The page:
And…….what is the Effect of Electronic Devices on Your Well-being?
I often say to my active ageing clients, health and fitness is a lot more than a quick cardio session or throwing a few weights around for forty minutes or so three to five times a week. It is far more encompassing than that.
Total wellness is an overall feeling; something bordering on the edge of a kind of euphoria. In our modern society it can be quite an elusive feeling, difficult to achieve you might say. It seems there is always so much stress to endure and it takes a huge toll on our health and general well-being.
One thing that has changed dramatically in my lifetime is people’s dependence on digital devices. How many people are totally lost without their iPhone? It is like an extension of their right arm, they can’t live without it.
In the last several years, many studies involving the regular use of communication devices such as mobile phones have been conducted to verify their impact on health. While some definitive results have been achieved, it is difficult to know the effect those results actually have on the well-being of the population overall.
There are numerous studies showing the low levels of electromagnetic radiation from mobile phones and other broadcasting devices have a direct impact on the molecules in our bodies.
The radio waves and microwaves emitted by these devices cause increased oxidation in certain enzymes, marking an increase in overall oxidation levels in the body. At this time, it is still unclear just how much this increased oxidation actually harms the body, if at all.
Oxidation is a regular part of life, but increased levels of oxidation over time can damage cells and possibly even lead to cancer. Therefore, there is at least some reason to be wary of the potential damages.
There have been a few studies that have shown strong evidence that those foods and substances high in antioxidants can prevent a large portion of radiation-induced oxidation. Substances such as gingko biloba and bee propolis are good examples (Ilhan et al. 2004) (Ozguner et al. 2005).
A more concrete and perhaps even more dangerous potential threat of improper technology use is the psychological effect it can have.
While many studies have been done on the mental and social impact of technology, a few particular studies stand out from the pack.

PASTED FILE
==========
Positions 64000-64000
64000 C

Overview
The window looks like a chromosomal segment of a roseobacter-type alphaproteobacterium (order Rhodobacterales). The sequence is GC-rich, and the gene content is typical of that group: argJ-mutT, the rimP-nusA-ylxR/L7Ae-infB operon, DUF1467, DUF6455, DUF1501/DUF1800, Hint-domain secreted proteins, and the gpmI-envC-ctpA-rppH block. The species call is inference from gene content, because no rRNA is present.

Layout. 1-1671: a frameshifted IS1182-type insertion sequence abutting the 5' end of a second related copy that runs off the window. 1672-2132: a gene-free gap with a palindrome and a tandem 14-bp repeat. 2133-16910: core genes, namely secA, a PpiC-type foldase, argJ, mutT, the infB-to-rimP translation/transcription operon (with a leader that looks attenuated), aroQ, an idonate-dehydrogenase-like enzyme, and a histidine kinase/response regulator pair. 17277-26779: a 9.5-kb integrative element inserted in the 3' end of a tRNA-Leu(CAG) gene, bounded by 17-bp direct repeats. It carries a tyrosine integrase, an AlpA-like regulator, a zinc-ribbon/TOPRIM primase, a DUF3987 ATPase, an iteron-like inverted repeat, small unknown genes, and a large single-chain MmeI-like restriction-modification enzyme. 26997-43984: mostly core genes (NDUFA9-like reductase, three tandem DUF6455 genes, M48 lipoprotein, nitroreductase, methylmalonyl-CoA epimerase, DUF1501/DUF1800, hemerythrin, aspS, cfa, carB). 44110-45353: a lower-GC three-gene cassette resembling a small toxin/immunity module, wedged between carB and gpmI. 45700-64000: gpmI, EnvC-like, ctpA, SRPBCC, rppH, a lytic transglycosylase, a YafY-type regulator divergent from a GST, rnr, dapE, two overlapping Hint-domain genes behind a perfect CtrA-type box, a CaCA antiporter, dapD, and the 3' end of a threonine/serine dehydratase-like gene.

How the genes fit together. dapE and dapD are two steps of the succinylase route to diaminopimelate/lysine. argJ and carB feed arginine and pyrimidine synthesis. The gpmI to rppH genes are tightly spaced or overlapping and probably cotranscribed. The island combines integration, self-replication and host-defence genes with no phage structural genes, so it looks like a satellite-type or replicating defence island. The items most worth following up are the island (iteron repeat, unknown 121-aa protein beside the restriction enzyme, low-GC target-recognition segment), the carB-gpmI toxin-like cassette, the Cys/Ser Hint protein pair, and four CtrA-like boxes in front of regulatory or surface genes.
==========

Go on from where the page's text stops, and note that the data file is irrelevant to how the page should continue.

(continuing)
A study done by Andrew Przybylski at Essex University demonstrated that even the mere presence of a mobile phone during a one on one conversation can decrease the mental and emotional effectiveness of the interaction via decreased bonding and decreased attentiveness (AK Przybylski, 2013).
While this may not have a large impact in situations such as a business conference or other group settings, it can have potentially disastrous consequences when it comes to establishing and maintaining personal relationships. How many couples do you see each day sitting in a café going hell for leather on their mobile devices rather than being engaged in some old fashioned face-to-face conversation?
The second study, done by Sara Thomeé and a few others, shows how many young adults suffered increased levels of stress, anxiety, and depression due to increased mobile phone usage (Thomeé et al. 2011).
There is no firm mechanism for the cause, that has yet to be established, but there are several likely candidates. One possible cause of technology related stress is the sense of constant inadequacy targeted at one’s self and their life circumstances.
As technology advances, it becomes easier to keep an eye on the progress of your neighbour, and also to publicize the best bits about yourself. Sites like Facebook, Twitter and Instagram are loaded with photo-shopped pictures of friends and acquaintances looking beautiful and having the time of their life. As a result, this often leads people to compare themselves to others, and the result is increased dissatisfaction with their own life.
Another way digital devices impact psychological health is by having a constant tether to the stresses of life.
Having a smartphone or something similar on hand at all times means the boss can get in touch at any time or the bill collectors can find you no matter where you are, even if that happens to be on a tropical island loaded with piña coladas. Even when the stressful calls are not coming in, the mobile phone serves as a reminder that debts, obligations, and work emergencies still exist, and make it much more difficult to truly let go and relax.